PLANT CITY — A farm that has turned teenage girls away from self-destructive paths for four decades soon will have a new owner — and, most likely, a new Christian mission.
The board of Steppin' Stone Farm has voted to donate the 86 acres south of Plant City to the Florida Baptist Children's Home. Ownership will transfer after Steppin' Stone closes its doors in the fall.
“We offered it to them because they have had a tremendous ministry for over 100 years. We wanted to help another ministry that helped children,” Steppin' Stone Executive Director Cindy Churchill said.
Steppin' Stone is donating the land and its buildings on the condition that Florida Baptist Children's Home give $100,000 to the Florida Methodist Children's Home, she said.
Jerry Haag, president of the Florida Baptist Children's Home and its Orphan's Heart ministry, said he is not sure what his organization will do with the property. Options include establishing a children's ministry there or perhaps selling the land, he said.
He said he is overwhelmed by the generosity of such a respected Christian institution.
“I'm familiar with the work Steppin' Stone has done over the years and I'm humbled that they would have chosen us for this gift,” Haag said.
Haag said his organization helps 70,000 children and their families each year in the United States and other countries.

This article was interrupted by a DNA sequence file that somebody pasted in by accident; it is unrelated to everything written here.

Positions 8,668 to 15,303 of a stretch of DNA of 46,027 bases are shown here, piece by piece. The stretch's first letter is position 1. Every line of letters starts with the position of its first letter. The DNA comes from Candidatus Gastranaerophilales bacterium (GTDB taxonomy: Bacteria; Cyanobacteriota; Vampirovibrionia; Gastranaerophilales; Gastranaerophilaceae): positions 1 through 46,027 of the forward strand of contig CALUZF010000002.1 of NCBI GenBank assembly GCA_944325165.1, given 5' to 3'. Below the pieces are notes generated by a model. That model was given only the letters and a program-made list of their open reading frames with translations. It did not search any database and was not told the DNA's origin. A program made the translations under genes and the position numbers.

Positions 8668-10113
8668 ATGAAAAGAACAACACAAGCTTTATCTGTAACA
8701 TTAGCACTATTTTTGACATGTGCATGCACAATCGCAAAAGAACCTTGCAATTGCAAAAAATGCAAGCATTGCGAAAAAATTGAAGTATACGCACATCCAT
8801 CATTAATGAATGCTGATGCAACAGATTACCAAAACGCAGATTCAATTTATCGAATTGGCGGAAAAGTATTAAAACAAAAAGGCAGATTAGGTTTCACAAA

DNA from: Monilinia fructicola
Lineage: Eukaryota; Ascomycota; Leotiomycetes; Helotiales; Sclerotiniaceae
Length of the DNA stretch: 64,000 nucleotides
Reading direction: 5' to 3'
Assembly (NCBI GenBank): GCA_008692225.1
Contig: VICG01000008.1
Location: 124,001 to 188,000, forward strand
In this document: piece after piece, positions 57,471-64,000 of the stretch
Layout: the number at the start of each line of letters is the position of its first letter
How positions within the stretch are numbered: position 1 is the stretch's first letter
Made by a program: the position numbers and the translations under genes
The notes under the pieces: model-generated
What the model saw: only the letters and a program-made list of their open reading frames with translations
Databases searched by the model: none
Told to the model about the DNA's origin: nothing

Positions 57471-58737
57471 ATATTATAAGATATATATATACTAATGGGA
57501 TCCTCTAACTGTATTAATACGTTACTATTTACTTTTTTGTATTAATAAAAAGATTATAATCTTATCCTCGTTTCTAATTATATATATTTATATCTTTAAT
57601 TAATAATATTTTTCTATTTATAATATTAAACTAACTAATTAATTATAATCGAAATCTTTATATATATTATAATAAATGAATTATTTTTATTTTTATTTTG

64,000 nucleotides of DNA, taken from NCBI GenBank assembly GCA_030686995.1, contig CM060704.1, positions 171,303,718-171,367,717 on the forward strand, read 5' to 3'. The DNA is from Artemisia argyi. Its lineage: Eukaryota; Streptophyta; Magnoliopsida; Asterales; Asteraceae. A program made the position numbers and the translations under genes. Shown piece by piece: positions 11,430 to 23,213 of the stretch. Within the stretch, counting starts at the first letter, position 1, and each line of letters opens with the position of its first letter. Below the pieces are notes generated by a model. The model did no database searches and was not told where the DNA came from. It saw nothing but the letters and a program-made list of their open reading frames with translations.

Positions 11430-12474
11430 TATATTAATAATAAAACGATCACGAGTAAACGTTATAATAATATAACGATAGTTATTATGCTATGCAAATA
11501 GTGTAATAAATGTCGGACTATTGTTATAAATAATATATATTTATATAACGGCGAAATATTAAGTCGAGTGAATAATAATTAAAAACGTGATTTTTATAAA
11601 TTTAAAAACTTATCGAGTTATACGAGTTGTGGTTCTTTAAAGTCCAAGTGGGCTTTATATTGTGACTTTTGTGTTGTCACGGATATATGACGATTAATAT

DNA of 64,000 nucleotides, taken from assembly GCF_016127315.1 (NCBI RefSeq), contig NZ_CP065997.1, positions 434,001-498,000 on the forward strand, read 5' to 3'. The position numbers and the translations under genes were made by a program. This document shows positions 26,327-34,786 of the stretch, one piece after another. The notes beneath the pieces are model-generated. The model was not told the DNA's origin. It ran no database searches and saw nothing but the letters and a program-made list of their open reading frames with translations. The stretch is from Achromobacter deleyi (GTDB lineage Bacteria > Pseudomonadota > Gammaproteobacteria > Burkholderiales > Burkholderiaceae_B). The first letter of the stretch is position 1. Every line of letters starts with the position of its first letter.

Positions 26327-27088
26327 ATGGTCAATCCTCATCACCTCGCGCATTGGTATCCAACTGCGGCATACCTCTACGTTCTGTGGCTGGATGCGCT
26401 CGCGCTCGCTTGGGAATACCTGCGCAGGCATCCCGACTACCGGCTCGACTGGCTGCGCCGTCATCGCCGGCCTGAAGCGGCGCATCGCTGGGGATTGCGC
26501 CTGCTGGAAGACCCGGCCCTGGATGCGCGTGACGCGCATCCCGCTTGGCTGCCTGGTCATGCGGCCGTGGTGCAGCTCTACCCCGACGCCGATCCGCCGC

Churchill said many ministries expressed interest in the property after she announced in January that she was closing the doors.
Churchill said many religious denominations have supported Steppin' Stone over the years, but most of the donations have come from Baptist and Methodist churches, so it was logical to help them.
After much prayer, she said, Steppin' Stone's leaders chose to donate the facility to Florida Baptist Children's Home, which offers services such as housing for orphans, a refuge for child victims of sex trafficking and more. The board also wanted to help the Methodist home, which has a similar ministry.
Churchill was familiar with the home for a number of reasons, including its affiliation with the Southern Baptist Convention. Her husband, the Rev. Ron Churchill, is retired senior pastor of Plant City's First Baptist Church and current pastor of Trinity Baptist in Sun City Center.
Cindy Churchill first came to Steppin' Stone in 1977 as a troubled 14-year-old. She completed the program, and then joined the staff. She became executive director in 1991.
Churchill decided to close the program for troubled 13- to 17-year-olds because she said she no longer gets parental support for a tough-love approach that includes hard work on a working farm. Through the years, the farm has used a spartan lifestyle and biblical principles to help 900 girls kick drug habits or other self-destructive behaviors.
She is down to eight girls, as she works to honor the year-contracts she signed with parents. Typically she would have 24 girls at a given time.
She is at peace not only with closing, but with the fate of the property.
Methodist Children's Home spokeswoman Merrilu Bennett said her organization just found out about the donation on Wednesday and wasn't sure where the money would go. But she noted that the home near Orlando is opening a new campus near Tallahassee and the money couldn't come at a better time.
“We'll be able to care for many more children thanks to this donation,” she said.